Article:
Financial Targets

  • Realize a net income of RM500 million in 2008
  • Grow network, build capacity
  • Competitive fares
  • 1.0 billion RM or above

Customer Targets

  • Connect customers around the world to and from Asia and beyond
  • Lower costs
  • First in regional airline industry

Process Targets

  • Higher productivity
  • Core competitive strengths
  • Number of incidents not more than 3 cases per month
  • On time performance of 80% for flight schedules


  • To be able to invest in growing MAS' network and building capacity
  • To be able to make more profit
  • More passengers will choose to fly on MAS
  • Support MAS' turnaround and its recovery


  • To get more revenue and enlarge the market share
  • To offer low and competitive fares to the customers
  • Maintain the high quality products and services


  • To be able to open up more routes and acquire more planes
  • To be able to compete in the globalization
  • To improve its quality services & reduce the mistakes
  • To get customers satisfaction

Critical Analysis

There are several points of MAS strategy that can be analyzed and useful to the improvement in the future. Based on the discussion:

  1. A turnaround is not just a series of quick actions, it is also a multi-year program designed to create an organization that can adapt to whatever the market will throw MAS' way. And it is important to note that lasting airline
    turnarounds take years of concerted action.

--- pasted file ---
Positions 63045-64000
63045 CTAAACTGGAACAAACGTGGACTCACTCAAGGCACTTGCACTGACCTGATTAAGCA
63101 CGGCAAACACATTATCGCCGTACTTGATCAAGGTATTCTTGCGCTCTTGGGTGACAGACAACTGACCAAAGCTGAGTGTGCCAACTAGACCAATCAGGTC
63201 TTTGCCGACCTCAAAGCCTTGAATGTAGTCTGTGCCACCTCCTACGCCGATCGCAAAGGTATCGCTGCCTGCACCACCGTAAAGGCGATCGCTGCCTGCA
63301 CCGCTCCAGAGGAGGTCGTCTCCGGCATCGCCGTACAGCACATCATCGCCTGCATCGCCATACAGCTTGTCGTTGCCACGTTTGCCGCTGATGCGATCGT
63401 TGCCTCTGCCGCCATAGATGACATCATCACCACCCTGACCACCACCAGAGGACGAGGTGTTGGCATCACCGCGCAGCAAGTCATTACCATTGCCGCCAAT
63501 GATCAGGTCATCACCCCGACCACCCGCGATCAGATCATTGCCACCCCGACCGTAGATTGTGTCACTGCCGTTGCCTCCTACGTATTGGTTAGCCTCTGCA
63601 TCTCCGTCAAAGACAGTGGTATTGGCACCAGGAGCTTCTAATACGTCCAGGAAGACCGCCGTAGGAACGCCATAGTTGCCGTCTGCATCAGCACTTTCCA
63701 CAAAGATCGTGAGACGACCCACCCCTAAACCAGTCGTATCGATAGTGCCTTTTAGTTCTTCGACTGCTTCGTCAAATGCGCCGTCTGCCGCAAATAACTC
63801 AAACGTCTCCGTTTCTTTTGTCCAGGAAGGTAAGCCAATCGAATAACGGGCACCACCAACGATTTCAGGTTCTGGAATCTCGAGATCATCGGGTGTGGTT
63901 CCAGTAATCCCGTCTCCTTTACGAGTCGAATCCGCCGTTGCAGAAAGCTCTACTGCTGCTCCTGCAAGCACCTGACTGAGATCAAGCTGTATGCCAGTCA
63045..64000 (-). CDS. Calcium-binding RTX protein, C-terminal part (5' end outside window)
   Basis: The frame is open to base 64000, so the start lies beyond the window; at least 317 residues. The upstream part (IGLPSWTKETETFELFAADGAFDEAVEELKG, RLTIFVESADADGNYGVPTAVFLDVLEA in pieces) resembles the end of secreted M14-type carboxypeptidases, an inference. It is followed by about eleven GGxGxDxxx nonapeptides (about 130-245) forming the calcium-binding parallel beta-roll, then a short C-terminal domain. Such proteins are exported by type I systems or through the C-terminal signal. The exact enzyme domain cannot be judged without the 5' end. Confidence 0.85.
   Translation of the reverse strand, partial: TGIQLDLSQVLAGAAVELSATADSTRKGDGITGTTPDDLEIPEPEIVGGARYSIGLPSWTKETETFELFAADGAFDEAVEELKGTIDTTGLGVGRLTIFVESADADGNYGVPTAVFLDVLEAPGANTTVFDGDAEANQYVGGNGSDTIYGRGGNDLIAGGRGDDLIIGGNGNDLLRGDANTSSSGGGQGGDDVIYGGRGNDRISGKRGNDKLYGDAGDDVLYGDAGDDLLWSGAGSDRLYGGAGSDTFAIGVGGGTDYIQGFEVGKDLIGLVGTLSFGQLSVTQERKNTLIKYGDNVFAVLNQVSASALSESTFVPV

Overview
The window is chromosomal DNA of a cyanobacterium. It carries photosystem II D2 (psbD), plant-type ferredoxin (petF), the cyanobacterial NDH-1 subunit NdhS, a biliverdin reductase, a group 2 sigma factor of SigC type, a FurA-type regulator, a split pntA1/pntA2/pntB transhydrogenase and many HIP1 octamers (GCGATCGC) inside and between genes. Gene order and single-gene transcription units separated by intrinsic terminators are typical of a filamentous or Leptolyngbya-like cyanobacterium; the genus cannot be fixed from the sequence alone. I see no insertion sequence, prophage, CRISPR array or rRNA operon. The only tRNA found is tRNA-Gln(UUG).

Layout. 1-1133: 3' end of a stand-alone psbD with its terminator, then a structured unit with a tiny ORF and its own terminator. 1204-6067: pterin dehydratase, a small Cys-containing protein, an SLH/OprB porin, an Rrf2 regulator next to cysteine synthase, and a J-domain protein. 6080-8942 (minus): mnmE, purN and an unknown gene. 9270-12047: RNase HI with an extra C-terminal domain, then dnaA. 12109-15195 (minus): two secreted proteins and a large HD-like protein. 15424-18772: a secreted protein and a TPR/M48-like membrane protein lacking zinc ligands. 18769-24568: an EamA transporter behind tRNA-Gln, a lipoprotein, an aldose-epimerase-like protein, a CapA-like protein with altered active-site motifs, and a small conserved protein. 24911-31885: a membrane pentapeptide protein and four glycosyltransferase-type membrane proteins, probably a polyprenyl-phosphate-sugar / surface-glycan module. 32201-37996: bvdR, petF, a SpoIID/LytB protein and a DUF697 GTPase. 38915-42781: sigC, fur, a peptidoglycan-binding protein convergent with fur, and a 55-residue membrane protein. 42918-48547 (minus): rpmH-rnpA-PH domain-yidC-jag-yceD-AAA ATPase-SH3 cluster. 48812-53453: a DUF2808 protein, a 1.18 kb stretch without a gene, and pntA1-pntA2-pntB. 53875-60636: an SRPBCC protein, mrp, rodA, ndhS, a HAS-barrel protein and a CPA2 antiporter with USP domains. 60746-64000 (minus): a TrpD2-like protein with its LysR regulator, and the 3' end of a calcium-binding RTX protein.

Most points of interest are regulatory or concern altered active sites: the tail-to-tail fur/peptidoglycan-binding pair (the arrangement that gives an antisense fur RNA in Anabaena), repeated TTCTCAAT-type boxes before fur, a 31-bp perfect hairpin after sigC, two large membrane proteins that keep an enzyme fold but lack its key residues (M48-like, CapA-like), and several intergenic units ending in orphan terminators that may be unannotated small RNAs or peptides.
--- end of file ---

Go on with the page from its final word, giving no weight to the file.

2. Transform the company into a strong and vibrant institutionone that is capable of withstanding external shocks and aggressively tackling new opportunities.
  3. Airlines are radically restructuring their operations to survive, and clear winners will emerge. Asian carriers have been protected to date, but not for much longer.
  4. Between mid 2002 and late 2005, fuel prices increased by over 168%. The increase in fuel prices alone has added nearly USD64 billion to the industry cost structure.
  5. The events of September 11, the SARS outbreak and the Gulf War have had devastating effects on the industry.

Suggestion and Recommendation

  1. Increase training of employee and information system guide employee to give more suggestions for improvements. More suggestions for improvements, number of implementation will increase.
  2. Decrease the size of premium cabins, and increase the density in economy cabins. This will allow MAS to provide regular services to those destinations that they choose to serve. If the percentage of faulty components
    has reduced, the services quality will be increased. When services quality increased, that will make the service image and reputation increase also.
  3. Reduce the average aircraft size and change the aircrafts to be smaller and more fuel efficient and moved MAS head office to Subang. To generate cash and achieve greater efficiencies in terms of reduced travelling
    between offices to attend meetings and reduced building maintenance and other support costs.
  4. Intensify flight frequencies on MAS' chosen trunk routes and increase connecting traffic flows into these foreign hubs from other airlines as feeders into MAS' trunk routes. To be MAS able to reduce the variable and
    station costs.


In today's information environment, a company can no longer be measured solely on past performance. Although past performance is usually a good indicator of future results, it cannot be the sole base for measurement. The financial perspective is critical to the success of the Business Turnaround Plan.

There is still a long way to go and there is no room for complacency. The management of MAS wants to transform MAS to achieve their vision of becoming the World's Five Star Value Carrier (FSVC), providing 5-Star products and services at affordable prices.

MAS needs the resolute support of the partners, government, its employees, managers, customers, suppliers, agents and investors. This thrust of MAS's strategy is focused on fundamentally transforming of national and community needs are met while still providing MAS with the room required to operate profitably.